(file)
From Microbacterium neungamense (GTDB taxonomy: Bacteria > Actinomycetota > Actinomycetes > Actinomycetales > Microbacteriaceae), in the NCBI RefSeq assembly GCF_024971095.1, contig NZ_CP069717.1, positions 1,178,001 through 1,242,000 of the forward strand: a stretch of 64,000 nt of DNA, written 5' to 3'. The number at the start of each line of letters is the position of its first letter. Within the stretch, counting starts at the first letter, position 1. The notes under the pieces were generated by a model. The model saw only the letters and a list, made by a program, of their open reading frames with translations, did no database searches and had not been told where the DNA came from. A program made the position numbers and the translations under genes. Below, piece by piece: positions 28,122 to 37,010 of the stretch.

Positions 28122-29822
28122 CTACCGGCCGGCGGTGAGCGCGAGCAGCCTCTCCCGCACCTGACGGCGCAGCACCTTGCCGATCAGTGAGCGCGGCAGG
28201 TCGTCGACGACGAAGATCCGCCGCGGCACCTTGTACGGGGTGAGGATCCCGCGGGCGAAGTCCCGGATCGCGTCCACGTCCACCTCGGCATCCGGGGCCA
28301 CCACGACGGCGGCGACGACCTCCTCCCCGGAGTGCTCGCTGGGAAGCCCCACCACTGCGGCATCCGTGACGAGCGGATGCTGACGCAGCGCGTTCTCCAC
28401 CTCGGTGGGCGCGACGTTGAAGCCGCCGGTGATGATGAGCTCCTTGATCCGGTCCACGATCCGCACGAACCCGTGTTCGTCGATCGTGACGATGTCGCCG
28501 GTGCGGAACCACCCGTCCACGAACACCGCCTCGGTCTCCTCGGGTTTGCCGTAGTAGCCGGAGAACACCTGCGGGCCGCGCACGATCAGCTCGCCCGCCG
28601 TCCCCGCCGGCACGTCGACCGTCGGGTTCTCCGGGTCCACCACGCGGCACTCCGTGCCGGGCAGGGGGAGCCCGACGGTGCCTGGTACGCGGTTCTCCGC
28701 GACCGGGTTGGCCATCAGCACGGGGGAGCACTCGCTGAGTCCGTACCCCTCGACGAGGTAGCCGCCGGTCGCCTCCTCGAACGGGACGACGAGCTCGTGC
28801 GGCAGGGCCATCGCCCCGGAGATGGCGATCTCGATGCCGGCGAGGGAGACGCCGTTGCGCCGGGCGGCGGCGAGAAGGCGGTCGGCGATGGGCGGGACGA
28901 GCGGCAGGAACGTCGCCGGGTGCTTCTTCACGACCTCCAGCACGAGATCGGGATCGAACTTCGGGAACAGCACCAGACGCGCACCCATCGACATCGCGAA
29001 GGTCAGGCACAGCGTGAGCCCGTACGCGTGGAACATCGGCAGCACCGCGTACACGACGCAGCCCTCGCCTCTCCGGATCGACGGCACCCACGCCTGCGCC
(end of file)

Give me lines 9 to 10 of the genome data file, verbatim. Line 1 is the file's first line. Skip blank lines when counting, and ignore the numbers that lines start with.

28701 GACCGGGTTGGCCATCAGCACGGGGGAGCACTCGCTGAGTCCGTACCCCTCGACGAGGTAGCCGCCGGTCGCCTCCTCGAACGGGACGACGAGCTCGTGC
28801 GGCAGGGCCATCGCCCCGGAGATGGCGATCTCGATGCCGGCGAGGGAGACGCCGTTGCGCCGGGCGGCGGCGAGAAGGCGGTCGGCGATGGGCGGGACGA